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Should writers foresee grounds for misconstrued glorification?

A. E. Lowan

Forum Mom
But if the details were inspiring malicious intentions, couldn't it be likened to incitement?

That's a very good question. The answer is, probably not. Barring actually exhorting the reader to follow the writer's detailed instructions, if a reader uses our work to commit violence, it's on them. People have free will, and they use it for good or for ill. Now, my team writes a lot of pretty horrific violence, but we tend to avoid the details. Here are a couple of examples. First is the munchy-crunchy scene I mentioned earlier.

The demon ran a finger through the blood on Lizzie’s chest and licked at it like it was honey. “You’re strong, little Lizzie. You might not be the ideal sacrifice, but I think you’ll do.”

Magnus stepped closer, but not too close. “Shall I use her to feed the Demon Gate, then?”

The demon bent and licked blood directly from her skin. “Yes. And then… we play.”

Lizzie did not die from the bleeding and the pain. She did not die when their Gate opened on a blighted, red hellscape, its structure fueled by her stolen life force, black smoke undulating from its depths like grasping hands.

So, she was alive when the demon began to eat her.

And much later we have someone who also gets sacrificed to the demon, only in a different way.

Magnus put his foot on Bastian’s chest. “No. You’ve failed me for the last time.” He looked to Arariel. “My lord, let me call a Legion Commander. We’ll find this girl before your deadline.”

Arariel raised an eyebrow. “You’ll need quite a sacrifice to bring them here and you seem to be a victim short.”

The look Magnus cast on Bastian was devoid of pity. “I see one that should suffice.”

Bastian paled and struggled to get away. “Magnus, no! I’ve done everything you’ve ever asked of me. I’ve been your partner in this. I killed my first Mulcahy when I was twelve! You can’t!”

Magnus ground his heel into Bastian’s sternum, causing a small pain noise. “I have given everything to this geas. I gave my daughter to Arariel. My son betrayed me and will be dead soon enough. I have nothing left. What makes you think I won’t use you?”

Bastian’s eyes filled with tears. “Magnus… Master… please! I love you.”

Magnus turned to Arariel. “My lord, may I present your sacrifice?”

Arariel’s grin was a thing of menace and teeth and laughter. “Sure. Why not?”

Magnus swung his cane. “Goodbye, Bastian.”

Bastian screamed as the steel head of the cane struck his face.

Arariel was a demon of blood and pain, and so while a simple offering of a soul would technically suffice, he gained more power—and more pleasure—from offerings that ended with bloody, agonizing, death. The more violent the death, the more power generated, and Magnus had a particular Legion Commander in mind.

One that required quite a bit of power to summon, indeed.

By the time Bastian was finally dead the Demon Gate fairly hummed with power, and Magnus could again see the blasted hellscape that was the native realm of both demons and angels. He paused for a moment to contemplate what they had done to their own home in their unending war and was grateful that they could not pass so easily to the Mortal Realm. It was enough that the strongest of them chose to come here and use mortal souls as some sort of point system in their conflict. The demons wanted to collect them for their personal power, and angels sought to set them free.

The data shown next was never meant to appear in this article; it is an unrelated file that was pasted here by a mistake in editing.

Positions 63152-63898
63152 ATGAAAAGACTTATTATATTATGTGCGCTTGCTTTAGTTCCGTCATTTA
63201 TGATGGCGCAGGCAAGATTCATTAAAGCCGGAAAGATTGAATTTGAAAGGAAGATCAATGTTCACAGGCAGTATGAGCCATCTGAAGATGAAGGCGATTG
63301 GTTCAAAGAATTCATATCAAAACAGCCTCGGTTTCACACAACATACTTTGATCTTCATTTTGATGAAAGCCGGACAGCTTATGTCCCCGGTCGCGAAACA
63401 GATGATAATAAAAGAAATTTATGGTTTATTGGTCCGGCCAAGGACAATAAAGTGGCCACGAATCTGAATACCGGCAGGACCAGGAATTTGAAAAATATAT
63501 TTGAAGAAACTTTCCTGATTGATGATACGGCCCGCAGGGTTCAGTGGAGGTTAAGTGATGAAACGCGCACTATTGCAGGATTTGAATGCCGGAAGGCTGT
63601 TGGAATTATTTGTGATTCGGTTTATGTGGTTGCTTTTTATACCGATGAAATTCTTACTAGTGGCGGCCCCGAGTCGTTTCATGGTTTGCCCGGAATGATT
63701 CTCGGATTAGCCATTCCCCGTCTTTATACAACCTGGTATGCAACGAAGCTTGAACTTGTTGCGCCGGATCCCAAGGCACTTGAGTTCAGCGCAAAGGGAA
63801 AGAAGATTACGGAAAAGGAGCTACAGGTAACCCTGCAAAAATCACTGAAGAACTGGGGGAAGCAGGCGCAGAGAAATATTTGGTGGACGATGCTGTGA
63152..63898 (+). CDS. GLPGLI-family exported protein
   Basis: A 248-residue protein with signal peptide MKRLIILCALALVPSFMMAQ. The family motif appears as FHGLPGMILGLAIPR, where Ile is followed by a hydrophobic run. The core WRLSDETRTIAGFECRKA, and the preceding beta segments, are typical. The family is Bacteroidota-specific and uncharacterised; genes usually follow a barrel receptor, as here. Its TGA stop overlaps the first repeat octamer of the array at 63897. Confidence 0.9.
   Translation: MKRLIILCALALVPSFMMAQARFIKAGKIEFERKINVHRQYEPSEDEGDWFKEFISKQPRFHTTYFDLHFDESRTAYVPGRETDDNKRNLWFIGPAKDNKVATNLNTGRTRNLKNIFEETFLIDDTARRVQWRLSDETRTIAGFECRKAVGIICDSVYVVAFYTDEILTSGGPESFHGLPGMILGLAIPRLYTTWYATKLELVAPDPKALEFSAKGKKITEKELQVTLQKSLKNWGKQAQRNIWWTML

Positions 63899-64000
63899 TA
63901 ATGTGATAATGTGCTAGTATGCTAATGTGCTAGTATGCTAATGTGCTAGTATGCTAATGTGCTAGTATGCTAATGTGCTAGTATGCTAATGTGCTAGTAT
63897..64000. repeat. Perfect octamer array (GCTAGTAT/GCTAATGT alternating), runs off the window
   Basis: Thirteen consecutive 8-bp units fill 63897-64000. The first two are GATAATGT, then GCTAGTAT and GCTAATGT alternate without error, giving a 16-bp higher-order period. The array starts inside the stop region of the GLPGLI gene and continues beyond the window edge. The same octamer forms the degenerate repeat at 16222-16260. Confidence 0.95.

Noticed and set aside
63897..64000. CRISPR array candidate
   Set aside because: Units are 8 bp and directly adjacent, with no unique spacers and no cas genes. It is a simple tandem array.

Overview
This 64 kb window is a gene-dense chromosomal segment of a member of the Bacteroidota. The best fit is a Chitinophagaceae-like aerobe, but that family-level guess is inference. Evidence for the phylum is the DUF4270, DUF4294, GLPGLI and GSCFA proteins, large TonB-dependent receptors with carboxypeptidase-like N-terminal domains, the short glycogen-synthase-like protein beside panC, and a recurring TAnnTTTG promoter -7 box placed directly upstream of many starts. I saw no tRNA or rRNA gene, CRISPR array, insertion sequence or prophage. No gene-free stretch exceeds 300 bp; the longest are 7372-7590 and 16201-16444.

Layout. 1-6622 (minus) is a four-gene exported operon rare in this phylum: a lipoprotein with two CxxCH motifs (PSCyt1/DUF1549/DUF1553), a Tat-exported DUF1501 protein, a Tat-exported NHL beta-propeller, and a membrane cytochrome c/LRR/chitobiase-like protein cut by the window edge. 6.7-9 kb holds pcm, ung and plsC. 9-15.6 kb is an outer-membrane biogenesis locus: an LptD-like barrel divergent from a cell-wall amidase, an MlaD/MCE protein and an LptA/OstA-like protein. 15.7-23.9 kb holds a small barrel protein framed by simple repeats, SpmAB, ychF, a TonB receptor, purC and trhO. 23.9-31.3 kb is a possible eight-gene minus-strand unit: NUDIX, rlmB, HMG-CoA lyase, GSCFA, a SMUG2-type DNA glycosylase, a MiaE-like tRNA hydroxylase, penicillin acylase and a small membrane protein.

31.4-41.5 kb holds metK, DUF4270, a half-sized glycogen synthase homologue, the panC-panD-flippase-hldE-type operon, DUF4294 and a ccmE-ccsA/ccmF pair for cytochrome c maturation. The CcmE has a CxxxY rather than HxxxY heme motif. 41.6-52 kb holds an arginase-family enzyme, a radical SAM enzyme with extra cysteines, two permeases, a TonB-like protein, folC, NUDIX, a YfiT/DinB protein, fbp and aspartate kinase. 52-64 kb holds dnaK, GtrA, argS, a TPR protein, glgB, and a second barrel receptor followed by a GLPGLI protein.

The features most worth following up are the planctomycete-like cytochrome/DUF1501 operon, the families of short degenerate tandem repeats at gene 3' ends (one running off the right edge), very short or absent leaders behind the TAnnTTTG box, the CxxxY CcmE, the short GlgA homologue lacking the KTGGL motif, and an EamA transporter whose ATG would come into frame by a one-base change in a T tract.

Do either of these scenes exhort the reader to go out and find a demon to sacrifice to or even to eat someone? I don't think so. That would be both demented and silly. But that being said, there are examples of works that do attempt to incite readers to follow the writer's will, with detailed instructions as to how. I haven't read any of them, personally, but I know they're out there. They're outliers, but they do exist, and those authors may indeed be responsible for what their readers do in their names.


No. How can we possibly predict these things? How could the Beatles know Charles Manson would fixate on Helter Skelter? Are we to produce no art for fear of someone committing an atrocity? Madmen will always do mad things, regardless of what we do.


Troglodytic Trouvère
Article Team
I think I've changed my mind on this topic ever so slightly. While I continue to believe that content warnings are a good practice and consider it to be commendable (though not required) if an author chooses to implement guard rails into their fiction in terms of disavowing the actions (either through POV or narratively as consequence of the harmful actions taken), I'm less confident that these considerations would have real effect. If a disturbed reader wants to read something in a given piece of fiction, they'll likely be able to do so regardless of authorial intent. And that's not even considering the selection bias that such a reader may have.

In practice, content warnings and guard rails may simply be a way to shield the author from unfair blame resultant from unintended consequences. Still enough reason to implement them in my opinion, as I don't believe an author should be blamed for the actions of readers to begin with, but not truly helpful in addressing any issues.

To return to Rage, King himself spoke of it not as a book that caused its copycats to break, but as a possible accelerant for their actions, which is an apt way of putting it, but a disturbed mind can fashion otherwise fine fiction into an accelerant if they wish to, so then prevention becomes a fool's errand.
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